Came To Tell Something

A journey to Haida Gwaii is always a good idea…especially when it’s summer, I’m with my partner Alex in his 77 Van Dura, and theres some cat-adventurers on board. A journey to Haida Gwaii is an especially good idea when it’s for the first show on Haida art curated by a Haida person. h21nvite Nika Collison of Skidegate curated the exhibit, “Gina Suuda Tl’l Xasii” (“Came to Tell Something”), which runs until January 2015. It’s here where the recently completed Sky Blanket has been shown, along with a treasure of pieces both old and new. I am honored to have been a part of it, and that her dedicated work has kept me connected to my path home through weaving.

The Haida Heritage Center, Museum at Kay Llnagaay. Alexander Schmidt photo.
The Haida Heritage Center, Museum at Kay Llnagaay. Alexander Schmidt photo. http://www.whiteforestexplorations.com/
IMG_3014
A robe like water across the beach.
Making an image...
Rolf Bettner…making an image.

It’s been a long circle, returning to our ancestral homelands. My great nonnie (grandmother), Ruby Simeon, left the islands when she was just a young woman, having met and fallen in love with Geoff Wallace, a Kwakwakw’wakw chief from Cape Mudge. They relocated, married and had seven children. Six were daughters: my grandmother Minnie, and her sisters Marion, Verna, Lorna, Bepsey, and Ruby Mae Wallace. There was also a son, Reuben Wallace. Our family ties are strong to Haida Gwaii, as it is a matralineal society. That is, we trace who we are and our place in society through our mothers. I began going up there in 2008 or 2009, and worked under the guidance of two powerful women. Sherri Dick and her daughter Kerri have shared aspects of the spirituality and responsibility within cedar bark and Ravenstail weaving, for which I am indebted and grateful.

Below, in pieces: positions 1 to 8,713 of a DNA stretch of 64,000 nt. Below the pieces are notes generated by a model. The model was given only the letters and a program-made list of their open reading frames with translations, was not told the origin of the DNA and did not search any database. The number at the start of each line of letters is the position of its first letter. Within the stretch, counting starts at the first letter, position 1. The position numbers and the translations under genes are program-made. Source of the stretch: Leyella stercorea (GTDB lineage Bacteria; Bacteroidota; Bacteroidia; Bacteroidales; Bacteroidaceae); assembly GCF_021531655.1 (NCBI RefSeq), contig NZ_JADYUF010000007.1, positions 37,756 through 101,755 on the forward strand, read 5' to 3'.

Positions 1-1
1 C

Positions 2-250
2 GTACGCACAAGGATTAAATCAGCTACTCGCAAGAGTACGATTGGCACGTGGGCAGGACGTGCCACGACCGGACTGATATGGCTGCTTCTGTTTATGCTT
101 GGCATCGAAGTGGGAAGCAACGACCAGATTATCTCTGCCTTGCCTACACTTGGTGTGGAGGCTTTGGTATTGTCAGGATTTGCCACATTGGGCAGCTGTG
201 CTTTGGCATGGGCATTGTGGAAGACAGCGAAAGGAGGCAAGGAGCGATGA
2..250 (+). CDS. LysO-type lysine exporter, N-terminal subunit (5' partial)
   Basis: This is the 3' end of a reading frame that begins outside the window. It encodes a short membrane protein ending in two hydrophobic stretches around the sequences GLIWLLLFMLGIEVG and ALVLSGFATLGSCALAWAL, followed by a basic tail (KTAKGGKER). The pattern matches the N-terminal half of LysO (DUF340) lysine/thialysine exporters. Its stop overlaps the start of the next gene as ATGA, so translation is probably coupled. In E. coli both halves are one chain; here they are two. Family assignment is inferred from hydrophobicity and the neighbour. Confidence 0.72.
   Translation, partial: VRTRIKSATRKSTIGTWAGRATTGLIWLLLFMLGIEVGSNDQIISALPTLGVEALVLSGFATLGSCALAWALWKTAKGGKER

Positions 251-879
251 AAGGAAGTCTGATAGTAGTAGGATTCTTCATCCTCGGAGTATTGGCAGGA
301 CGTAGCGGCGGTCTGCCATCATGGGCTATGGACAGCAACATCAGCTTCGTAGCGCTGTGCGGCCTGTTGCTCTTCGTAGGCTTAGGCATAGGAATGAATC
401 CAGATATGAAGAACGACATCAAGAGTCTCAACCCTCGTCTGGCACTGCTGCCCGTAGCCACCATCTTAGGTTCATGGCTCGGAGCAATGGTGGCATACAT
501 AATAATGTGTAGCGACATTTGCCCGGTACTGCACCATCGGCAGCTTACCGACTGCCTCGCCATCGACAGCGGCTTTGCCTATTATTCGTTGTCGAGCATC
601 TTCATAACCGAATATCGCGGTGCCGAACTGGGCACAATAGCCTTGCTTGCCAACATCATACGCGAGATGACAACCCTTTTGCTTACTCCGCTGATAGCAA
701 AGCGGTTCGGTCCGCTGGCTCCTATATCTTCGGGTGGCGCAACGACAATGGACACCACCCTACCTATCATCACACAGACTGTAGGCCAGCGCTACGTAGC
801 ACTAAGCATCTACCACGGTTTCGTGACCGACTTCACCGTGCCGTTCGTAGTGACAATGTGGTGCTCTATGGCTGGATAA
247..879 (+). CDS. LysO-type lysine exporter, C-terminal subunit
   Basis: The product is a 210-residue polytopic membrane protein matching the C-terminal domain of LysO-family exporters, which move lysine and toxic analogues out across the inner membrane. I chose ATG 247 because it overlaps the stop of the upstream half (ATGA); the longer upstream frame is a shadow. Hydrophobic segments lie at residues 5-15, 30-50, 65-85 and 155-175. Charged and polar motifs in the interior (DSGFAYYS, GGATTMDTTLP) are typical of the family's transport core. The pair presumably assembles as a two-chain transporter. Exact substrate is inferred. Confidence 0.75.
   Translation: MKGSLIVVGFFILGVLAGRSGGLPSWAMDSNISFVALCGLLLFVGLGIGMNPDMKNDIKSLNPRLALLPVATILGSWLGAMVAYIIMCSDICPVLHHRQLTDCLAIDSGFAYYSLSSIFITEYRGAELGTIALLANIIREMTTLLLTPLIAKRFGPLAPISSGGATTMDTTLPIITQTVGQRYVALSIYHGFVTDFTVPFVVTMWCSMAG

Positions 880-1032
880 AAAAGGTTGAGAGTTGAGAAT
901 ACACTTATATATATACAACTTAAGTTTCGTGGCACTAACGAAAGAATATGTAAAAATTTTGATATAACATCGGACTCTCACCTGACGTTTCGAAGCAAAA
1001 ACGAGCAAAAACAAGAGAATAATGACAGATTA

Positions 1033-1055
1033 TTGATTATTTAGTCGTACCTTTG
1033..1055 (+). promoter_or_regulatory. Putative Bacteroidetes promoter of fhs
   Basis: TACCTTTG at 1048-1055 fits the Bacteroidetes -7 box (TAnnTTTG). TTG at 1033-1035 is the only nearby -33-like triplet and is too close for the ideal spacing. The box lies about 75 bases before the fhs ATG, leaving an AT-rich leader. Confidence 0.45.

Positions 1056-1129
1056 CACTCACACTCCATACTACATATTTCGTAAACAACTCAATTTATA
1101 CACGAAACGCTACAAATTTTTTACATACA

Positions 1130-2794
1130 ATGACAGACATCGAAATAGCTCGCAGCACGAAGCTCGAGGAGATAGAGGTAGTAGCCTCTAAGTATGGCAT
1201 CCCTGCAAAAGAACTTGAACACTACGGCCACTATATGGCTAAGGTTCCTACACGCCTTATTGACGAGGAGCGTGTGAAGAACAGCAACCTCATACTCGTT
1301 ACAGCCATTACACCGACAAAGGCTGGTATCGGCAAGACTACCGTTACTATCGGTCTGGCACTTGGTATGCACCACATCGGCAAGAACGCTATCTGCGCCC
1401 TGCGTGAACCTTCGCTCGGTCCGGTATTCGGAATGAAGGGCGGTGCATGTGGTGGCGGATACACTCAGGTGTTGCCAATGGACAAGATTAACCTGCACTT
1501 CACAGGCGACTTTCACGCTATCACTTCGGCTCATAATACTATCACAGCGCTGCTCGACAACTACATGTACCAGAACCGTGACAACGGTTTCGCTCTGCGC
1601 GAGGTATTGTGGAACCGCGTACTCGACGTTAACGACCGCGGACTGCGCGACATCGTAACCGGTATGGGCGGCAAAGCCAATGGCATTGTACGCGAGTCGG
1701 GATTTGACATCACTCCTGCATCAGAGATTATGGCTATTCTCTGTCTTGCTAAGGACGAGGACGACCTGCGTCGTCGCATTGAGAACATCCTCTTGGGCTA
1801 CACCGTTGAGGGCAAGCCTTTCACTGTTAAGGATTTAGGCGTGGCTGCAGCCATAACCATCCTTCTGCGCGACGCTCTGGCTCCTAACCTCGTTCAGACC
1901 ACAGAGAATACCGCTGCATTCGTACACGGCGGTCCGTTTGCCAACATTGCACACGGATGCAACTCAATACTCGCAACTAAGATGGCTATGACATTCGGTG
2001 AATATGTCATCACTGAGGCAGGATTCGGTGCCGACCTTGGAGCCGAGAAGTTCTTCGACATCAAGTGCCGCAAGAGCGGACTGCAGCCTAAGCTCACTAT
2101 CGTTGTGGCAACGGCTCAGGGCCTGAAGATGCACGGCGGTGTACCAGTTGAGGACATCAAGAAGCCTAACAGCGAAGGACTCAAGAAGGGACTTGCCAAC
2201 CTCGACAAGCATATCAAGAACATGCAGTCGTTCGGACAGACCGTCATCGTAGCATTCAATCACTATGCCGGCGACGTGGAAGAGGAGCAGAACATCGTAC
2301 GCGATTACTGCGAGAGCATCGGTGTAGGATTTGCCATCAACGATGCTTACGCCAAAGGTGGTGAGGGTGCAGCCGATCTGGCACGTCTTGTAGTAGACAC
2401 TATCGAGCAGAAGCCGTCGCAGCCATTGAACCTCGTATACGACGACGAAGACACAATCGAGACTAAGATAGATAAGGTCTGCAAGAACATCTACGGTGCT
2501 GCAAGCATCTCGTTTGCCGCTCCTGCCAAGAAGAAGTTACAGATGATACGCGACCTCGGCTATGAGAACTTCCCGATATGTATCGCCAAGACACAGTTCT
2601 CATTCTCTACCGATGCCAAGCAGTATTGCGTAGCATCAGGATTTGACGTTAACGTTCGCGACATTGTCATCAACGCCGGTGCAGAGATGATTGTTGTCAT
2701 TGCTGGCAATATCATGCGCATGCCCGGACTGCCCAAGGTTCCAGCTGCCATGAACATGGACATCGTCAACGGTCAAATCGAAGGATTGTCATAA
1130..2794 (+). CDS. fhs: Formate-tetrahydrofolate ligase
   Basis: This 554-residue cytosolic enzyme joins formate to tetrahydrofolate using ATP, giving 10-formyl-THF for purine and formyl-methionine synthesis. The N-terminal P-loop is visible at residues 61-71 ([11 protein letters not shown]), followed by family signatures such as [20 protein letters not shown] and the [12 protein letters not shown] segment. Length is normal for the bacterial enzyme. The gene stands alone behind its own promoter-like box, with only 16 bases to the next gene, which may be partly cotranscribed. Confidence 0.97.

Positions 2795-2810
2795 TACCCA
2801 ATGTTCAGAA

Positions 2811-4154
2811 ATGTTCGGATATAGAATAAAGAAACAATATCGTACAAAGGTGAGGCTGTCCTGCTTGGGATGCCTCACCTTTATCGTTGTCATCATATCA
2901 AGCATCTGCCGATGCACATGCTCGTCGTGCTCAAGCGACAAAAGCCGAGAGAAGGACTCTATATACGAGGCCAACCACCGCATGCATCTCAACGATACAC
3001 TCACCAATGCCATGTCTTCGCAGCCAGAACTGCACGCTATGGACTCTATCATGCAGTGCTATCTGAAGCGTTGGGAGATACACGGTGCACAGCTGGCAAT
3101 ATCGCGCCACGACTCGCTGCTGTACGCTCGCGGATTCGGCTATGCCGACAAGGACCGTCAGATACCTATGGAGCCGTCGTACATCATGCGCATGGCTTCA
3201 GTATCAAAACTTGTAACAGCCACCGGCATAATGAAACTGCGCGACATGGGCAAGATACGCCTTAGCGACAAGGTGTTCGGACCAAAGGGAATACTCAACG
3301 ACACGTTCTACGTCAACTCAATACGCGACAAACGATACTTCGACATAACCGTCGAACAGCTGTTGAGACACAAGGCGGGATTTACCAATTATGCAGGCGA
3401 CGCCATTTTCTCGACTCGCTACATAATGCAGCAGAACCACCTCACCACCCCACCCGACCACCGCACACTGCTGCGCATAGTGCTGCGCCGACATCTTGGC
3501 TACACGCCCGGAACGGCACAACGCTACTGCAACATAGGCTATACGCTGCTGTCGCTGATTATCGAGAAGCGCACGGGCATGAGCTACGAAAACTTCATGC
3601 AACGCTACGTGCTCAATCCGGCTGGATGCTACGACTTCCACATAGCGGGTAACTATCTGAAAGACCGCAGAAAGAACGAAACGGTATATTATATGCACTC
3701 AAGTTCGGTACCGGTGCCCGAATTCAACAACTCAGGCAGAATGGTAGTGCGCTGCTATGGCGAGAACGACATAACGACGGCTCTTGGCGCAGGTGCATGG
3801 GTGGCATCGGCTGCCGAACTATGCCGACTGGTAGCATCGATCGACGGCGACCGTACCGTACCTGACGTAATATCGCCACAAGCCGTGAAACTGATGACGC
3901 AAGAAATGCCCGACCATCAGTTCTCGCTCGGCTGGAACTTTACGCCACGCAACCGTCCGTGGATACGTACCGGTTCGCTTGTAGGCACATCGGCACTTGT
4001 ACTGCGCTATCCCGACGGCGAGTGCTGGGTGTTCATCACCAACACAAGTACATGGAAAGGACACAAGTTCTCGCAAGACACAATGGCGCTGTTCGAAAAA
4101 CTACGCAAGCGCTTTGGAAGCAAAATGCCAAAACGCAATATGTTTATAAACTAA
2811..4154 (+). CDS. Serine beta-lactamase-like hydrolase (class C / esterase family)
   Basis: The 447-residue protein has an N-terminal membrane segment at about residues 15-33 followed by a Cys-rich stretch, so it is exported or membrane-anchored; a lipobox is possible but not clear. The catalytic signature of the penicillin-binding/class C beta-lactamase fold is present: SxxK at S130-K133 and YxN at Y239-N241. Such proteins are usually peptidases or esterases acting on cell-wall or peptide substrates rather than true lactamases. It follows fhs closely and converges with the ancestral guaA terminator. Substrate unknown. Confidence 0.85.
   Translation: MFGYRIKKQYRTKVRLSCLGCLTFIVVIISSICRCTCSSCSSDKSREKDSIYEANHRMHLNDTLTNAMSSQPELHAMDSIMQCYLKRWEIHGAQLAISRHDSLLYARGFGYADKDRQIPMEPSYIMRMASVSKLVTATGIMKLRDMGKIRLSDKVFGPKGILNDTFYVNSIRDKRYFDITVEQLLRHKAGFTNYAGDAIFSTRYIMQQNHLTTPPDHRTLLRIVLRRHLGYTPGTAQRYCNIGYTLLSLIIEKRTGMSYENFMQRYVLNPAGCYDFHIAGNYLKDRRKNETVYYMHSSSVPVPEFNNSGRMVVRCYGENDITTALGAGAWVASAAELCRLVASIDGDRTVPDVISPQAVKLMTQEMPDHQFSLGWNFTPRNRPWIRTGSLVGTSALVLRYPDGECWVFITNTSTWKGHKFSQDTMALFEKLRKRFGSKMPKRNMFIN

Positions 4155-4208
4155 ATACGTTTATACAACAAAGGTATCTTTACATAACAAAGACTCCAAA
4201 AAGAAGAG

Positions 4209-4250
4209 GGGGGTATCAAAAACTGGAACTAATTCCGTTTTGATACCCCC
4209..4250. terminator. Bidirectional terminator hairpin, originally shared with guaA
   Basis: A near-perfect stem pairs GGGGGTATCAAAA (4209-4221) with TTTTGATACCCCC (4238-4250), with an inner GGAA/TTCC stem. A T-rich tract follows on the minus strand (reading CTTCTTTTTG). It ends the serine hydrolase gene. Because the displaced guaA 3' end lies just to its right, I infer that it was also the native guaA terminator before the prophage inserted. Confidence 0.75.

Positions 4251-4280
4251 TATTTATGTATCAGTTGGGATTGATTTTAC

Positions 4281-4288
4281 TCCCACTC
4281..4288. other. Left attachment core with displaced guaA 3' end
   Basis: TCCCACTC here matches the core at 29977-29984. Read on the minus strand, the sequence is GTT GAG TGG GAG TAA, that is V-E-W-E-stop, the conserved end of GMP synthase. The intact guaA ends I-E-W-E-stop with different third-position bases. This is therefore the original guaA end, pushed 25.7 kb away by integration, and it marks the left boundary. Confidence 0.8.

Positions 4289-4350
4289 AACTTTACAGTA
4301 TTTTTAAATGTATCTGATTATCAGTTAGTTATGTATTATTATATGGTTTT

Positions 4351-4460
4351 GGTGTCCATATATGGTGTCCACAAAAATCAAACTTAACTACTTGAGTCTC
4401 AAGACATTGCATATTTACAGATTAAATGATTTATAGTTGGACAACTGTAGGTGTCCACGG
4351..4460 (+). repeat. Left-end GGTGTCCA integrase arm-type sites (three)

Sherri Dick

Sherri Dick, Master Haida Weaver. Ashley Barker Photo www.barkerfoto.com
Master Haida Weaver. Ashley Barker Photo http://www.barkerfoto.com
A teachers hands. Sherri wove this piece for both of our teachers: William White. Although I do believe weavers are born, or that the weaving chooses you, teachers like Sherri and Willi nurture and cultivate a student. When she gifted this piece to Willi, she showed me how a student should treat her teacher. This is the art of a great teacher: the art of how to relate to an art form, and to other human beings. Hawaa Sherri and Willi for your teachings.
A teachers hands. Sherri wove this piece for our teacher William White. Although I do believe weavers are born, or that the weaving chooses you, teachers like Sherri and Willi nurture and cultivate a student. When she gifted this piece to him, it exemplified how a student should treat a teacher. This is the art of a great teacher: the art of how to relate to an art form, and to other human beings. Hawaa Sherri and Willi for your teachings.
The most beautiful tattoos! Sherri looking at Pearl Innes weaving.
The most beautiful tattoos! Sherri looking at Pearl Innes weaving.

Kerri-Lynn Emily Dick

The elegant, firey, and talented Kerri.
Elegant, fiery, and talented.
Kerri working on a chilkat apron, Haida Gwaii, 2009. She embodies what it means to be born a weaver. She carries a big responsibility and shares her knowledge fearlessly. I love her.
Kerri working on a chilkat apron, Haida Gwaii, 2009. She embodies what it means to be born a weaver. She carries a big responsibility and shares her knowledge fearlessly. I love her.